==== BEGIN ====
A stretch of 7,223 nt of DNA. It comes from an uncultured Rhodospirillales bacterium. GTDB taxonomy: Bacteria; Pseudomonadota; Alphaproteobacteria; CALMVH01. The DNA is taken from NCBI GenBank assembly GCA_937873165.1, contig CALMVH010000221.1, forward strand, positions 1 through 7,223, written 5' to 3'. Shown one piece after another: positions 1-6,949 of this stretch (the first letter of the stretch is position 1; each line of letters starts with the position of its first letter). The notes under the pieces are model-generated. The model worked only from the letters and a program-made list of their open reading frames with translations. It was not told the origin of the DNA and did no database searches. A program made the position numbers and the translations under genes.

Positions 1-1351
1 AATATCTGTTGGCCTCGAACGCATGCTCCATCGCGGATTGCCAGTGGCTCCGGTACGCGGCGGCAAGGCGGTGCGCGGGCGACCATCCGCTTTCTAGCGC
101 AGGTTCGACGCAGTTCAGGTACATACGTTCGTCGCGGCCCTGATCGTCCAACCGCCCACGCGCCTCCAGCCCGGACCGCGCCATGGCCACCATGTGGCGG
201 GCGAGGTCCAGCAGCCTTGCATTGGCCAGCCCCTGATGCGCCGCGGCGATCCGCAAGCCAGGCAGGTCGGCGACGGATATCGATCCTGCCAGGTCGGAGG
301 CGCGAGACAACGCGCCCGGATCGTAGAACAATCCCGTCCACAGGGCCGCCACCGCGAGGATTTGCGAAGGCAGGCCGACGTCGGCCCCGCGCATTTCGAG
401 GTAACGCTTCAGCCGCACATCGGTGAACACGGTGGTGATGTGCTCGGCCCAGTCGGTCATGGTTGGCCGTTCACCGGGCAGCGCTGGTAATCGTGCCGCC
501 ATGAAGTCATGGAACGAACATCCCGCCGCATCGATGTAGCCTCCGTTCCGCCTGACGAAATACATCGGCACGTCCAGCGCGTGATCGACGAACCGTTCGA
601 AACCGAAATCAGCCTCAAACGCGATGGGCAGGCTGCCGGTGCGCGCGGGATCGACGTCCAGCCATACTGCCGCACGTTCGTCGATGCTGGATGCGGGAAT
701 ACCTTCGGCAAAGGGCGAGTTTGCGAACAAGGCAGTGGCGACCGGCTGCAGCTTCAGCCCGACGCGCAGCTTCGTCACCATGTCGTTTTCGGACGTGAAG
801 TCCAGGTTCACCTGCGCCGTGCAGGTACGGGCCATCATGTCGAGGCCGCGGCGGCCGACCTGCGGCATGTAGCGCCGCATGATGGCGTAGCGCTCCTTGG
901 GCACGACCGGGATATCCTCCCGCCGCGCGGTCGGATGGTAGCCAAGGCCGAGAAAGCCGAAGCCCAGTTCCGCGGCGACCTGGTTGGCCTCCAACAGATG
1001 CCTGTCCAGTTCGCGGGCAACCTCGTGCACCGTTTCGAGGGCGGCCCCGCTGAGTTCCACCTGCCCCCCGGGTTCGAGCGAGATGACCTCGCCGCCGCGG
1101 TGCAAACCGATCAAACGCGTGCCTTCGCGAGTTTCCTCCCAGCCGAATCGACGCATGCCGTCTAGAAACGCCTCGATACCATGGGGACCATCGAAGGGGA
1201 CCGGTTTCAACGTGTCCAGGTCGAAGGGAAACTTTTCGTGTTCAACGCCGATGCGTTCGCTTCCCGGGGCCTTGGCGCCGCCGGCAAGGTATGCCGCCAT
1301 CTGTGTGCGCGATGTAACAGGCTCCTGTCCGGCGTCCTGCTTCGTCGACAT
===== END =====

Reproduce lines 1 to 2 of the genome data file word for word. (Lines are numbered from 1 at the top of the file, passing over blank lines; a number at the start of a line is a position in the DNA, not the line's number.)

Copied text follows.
A stretch of 7,223 nt of DNA. It comes from an uncultured Rhodospirillales bacterium. GTDB taxonomy: Bacteria; Pseudomonadota; Alphaproteobacteria; CALMVH01. The DNA is taken from NCBI GenBank assembly GCA_937873165.1, contig CALMVH010000221.1, forward strand, positions 1 through 7,223, written 5' to 3'. Shown one piece after another: positions 1-6,949 of this stretch (the first letter of the stretch is position 1; each line of letters starts with the position of its first letter). The notes under the pieces are model-generated. The model worked only from the letters and a program-made list of their open reading frames with translations. It was not told the origin of the DNA and did no database searches. A program made the position numbers and the translations under genes.

Positions 1-1351